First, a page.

A Polychrome Marble Altar by Rugo Stone

In past articles we have noted that amongst some of the most noble and beautiful altars are those which employ polychrome marbles set into beautiful patterns and arrangements. This particular tradition is especially visible in places such as Rome where red, green, gold and beige hues are frequently used for altars, and of course this tradition goes back more generally to the architectural tradition of the Roman empire itself -- be that Rome proper, the "New Rome" that was Constantinople or other great cities in and around the Mediterranean. 

An example of this type of work, but newly made, comes to us by way of Rugo Stone whom we have introduced our readers to before. They produced an altar in this tradition for Holy Comforter Catholic Church in Charlottesville, Virginia in 2018.  Rugo Stone sets the broader background of the project:

The sanctuary’s original marble furnishings were produced in a rare type of Tennessee marble. We found salvaged domestic marble in our collection to restore them – a perfect match with Holy Comforter’s original tones of light rose, dark rose, and cedar marble. After carefully dismantling the existing altar, ambo, and sanctuary steps, we used this rare antique salvaged marble to design and fabricate a new rear altar and new sanctuary flooring and steps. We also restored the historic altar of sacrifice and ambo, installing them according to the architect’s vision. A project highlight was creating the new rear altar, with a handmade Art Deco clay tile mosaic frieze in the mensa where our master mosaic artist matched the original color and style meticulously.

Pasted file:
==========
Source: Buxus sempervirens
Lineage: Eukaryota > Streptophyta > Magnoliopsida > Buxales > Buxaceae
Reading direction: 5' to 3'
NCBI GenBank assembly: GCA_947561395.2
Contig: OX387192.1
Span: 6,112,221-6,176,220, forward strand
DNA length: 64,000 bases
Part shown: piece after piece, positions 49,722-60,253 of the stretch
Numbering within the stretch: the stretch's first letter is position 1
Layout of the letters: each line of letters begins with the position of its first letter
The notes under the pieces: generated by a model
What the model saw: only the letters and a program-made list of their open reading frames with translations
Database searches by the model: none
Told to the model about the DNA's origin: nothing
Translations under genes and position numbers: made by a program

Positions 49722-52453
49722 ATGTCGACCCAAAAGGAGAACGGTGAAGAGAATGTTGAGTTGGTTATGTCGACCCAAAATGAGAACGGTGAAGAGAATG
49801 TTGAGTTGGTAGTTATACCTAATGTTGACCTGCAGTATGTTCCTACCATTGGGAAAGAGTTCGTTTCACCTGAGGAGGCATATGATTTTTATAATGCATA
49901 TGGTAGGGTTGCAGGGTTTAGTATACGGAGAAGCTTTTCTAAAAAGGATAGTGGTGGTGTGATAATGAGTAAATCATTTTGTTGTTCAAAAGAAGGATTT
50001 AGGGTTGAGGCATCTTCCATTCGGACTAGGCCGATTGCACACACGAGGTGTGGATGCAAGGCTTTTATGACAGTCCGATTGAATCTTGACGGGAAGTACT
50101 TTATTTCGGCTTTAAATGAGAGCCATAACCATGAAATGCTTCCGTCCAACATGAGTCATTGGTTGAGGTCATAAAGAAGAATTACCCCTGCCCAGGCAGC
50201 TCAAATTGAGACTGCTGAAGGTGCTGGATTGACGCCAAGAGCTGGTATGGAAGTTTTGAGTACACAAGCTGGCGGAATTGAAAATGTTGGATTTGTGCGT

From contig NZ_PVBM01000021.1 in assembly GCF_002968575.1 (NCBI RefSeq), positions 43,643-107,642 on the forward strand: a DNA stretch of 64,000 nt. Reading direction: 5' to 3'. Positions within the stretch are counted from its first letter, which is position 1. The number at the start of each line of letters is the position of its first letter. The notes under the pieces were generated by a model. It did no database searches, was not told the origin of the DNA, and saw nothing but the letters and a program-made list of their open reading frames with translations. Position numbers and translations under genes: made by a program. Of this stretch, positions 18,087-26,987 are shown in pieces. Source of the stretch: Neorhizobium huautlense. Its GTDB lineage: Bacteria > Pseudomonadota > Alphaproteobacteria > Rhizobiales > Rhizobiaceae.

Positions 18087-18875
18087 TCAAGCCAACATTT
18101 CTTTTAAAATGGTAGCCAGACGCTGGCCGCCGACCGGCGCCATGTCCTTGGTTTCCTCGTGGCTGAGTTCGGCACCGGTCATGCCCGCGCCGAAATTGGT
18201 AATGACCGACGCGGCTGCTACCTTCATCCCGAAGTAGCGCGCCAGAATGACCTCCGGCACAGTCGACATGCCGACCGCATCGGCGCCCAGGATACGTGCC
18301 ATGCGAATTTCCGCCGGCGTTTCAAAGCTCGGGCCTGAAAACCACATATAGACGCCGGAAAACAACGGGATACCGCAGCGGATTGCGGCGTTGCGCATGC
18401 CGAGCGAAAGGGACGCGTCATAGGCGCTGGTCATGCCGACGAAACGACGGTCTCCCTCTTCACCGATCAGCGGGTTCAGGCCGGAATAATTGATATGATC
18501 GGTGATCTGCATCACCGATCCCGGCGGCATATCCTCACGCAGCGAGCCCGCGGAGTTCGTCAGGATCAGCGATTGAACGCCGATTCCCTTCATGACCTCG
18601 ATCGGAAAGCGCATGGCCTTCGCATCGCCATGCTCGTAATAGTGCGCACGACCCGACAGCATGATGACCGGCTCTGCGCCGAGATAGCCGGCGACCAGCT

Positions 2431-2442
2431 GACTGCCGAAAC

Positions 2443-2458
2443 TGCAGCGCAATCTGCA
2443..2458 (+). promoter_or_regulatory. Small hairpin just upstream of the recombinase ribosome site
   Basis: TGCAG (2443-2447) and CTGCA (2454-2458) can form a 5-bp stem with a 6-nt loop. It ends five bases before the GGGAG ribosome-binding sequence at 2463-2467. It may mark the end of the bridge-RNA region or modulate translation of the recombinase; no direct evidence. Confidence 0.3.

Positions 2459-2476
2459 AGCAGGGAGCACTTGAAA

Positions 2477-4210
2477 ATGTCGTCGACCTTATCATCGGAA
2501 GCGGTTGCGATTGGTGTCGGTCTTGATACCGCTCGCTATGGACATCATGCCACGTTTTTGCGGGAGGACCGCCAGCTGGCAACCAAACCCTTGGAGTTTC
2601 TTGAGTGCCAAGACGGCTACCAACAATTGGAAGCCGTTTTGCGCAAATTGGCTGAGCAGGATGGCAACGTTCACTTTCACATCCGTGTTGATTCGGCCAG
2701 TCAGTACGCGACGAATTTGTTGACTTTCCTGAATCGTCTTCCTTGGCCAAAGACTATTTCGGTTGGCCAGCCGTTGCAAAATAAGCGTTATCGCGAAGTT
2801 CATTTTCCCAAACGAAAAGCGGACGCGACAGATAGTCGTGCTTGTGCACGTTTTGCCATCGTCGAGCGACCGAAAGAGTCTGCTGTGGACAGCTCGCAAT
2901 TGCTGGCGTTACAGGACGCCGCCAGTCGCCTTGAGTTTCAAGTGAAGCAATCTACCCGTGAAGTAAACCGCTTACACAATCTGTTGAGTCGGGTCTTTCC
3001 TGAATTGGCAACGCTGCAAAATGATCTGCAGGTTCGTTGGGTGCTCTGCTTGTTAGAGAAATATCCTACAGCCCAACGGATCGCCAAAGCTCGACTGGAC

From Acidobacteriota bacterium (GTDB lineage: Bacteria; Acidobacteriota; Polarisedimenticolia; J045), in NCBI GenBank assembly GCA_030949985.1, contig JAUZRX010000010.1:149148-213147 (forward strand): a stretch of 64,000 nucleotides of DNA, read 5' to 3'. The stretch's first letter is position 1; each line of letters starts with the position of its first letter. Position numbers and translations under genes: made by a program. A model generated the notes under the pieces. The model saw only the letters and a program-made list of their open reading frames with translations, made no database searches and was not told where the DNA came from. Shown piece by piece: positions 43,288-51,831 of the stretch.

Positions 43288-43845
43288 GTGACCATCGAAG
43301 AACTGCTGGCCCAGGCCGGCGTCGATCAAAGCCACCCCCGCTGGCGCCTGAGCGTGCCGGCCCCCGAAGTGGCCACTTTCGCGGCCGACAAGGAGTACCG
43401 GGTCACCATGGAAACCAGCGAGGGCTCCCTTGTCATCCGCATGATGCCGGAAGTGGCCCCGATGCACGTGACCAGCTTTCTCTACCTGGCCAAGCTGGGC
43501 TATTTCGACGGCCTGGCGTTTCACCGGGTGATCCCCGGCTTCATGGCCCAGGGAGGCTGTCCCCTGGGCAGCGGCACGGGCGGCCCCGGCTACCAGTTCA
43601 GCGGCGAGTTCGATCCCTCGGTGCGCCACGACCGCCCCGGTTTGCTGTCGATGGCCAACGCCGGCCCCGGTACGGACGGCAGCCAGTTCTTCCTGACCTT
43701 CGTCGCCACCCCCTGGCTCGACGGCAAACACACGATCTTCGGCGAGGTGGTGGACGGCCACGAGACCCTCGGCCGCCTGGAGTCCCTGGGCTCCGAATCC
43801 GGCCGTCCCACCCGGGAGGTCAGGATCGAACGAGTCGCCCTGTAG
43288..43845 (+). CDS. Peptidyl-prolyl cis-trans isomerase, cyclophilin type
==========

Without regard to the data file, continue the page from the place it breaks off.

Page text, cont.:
As you will see, the end result was quite fantastic and looks veyr much like something that could have been plucked out of the Eternal City itself:

In addition to the central Chi-Rho medallion found on the central facing of the altar, the altar also includes beautiful coloured decorative mosaic work that complements the beautiful, coloured marbles:

Greek crosses furnish the sides of the altar:

Finally, the traditional five crosses, representing the five wounds of Christ, are found upon the mensa of the altar:

What more comment need there be than to say that we need more of this sort of thing -- and less wood and/or faux marble, in our churches. While this comes with a certain amount of expense of course, there is nothing more worthy and important of investing in, in my estimation, than the altar and its associated accoutrements for it is around that that the entire liturgy and church is centred and focused (or at least should be). 

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